Laurel Firestone co-founded and co-directs the Community Water Center (CWC), a nonprofit environmental justice organization located in Visalia, Ca. The CWC helps disadvantaged communities gain access to clean and affordable water. She previously served as the director of the Rural Poverty Water Project at the Center for Race, Poverty and the Environment in Delano, Ca, under a 2004-06 Equal Justice Works Fellowship. In 2009, Firestone wrote the comprehensive "Guide to Community Drinking Water Advocacy," and in 2010 she and co-founder Susana De Anda were awarded the Carla Bard Advocacy Award from the Public Officials for Water and Environmental Reform (POWER), given to one water advocate in Ca. each year. She currently serves on the Tulare County Water Commission.
During law school, Firestone pursued a variety of projects combining human rights and environmental law, from working with trash pickers in the major cities of Brazil to advising indigenous groups in the Amazon who sought to protect their traditional knowledge and genetic resources. She was active in the Harvard Environmental Law Society's Environmental Working Group, a member of the Steering Committee of the Harvard University Center for the Environment, and article and submissions editor on the Harvard Environmental Law Review. She was also a 2002 Chayes International Public Service Fellow.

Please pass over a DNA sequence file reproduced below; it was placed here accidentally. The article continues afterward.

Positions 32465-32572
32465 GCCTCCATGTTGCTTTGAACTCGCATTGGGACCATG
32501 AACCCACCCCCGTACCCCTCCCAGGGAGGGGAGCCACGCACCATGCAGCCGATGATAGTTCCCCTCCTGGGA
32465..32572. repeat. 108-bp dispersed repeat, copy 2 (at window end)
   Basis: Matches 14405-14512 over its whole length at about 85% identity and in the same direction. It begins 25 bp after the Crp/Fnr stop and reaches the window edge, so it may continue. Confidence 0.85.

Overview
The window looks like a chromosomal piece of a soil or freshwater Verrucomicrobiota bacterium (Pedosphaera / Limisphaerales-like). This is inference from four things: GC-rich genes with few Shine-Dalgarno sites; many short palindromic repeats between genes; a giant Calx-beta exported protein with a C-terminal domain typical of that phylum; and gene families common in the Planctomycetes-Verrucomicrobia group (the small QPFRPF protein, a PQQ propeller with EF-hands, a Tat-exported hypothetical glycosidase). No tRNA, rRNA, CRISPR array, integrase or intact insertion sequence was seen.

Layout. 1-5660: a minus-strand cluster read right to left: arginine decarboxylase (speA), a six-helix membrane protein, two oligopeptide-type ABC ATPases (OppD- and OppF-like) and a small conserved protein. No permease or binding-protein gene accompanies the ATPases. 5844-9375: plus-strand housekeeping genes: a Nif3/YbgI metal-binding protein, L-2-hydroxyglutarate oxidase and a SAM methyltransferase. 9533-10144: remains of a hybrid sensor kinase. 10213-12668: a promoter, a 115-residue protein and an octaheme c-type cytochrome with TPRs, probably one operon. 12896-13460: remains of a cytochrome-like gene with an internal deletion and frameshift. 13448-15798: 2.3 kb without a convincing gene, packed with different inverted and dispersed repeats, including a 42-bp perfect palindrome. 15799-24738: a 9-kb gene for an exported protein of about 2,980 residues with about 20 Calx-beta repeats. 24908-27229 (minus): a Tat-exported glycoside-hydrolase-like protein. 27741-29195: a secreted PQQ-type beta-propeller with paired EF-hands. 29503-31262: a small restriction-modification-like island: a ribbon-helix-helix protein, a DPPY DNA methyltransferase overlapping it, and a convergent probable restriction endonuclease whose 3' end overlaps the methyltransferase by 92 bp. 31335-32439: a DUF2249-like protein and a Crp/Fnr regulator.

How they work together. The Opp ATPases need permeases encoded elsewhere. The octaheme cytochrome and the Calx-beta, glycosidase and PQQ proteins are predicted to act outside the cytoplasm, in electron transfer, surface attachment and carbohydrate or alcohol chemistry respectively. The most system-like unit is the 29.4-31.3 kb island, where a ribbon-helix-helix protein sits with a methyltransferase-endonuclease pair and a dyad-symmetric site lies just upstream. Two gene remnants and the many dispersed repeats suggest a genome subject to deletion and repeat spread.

Before attending Harvard Law School, Firestone worked with IMAZON, a small Brazilian environmental research NGO located in Belém, Pará, on the mouth of the Amazon. Her work there focused on the use of satellite imagery and GIS to monitor forest degradation, and the role of this technology in forestry law enforcement.
Firestone holds a B.A. magna cum laude in Environmental Studies from Brown University (2000).
Read more about the issue that Laurel seeks to address in the New York Times: "The Problem is Clear: The Water is Filthy"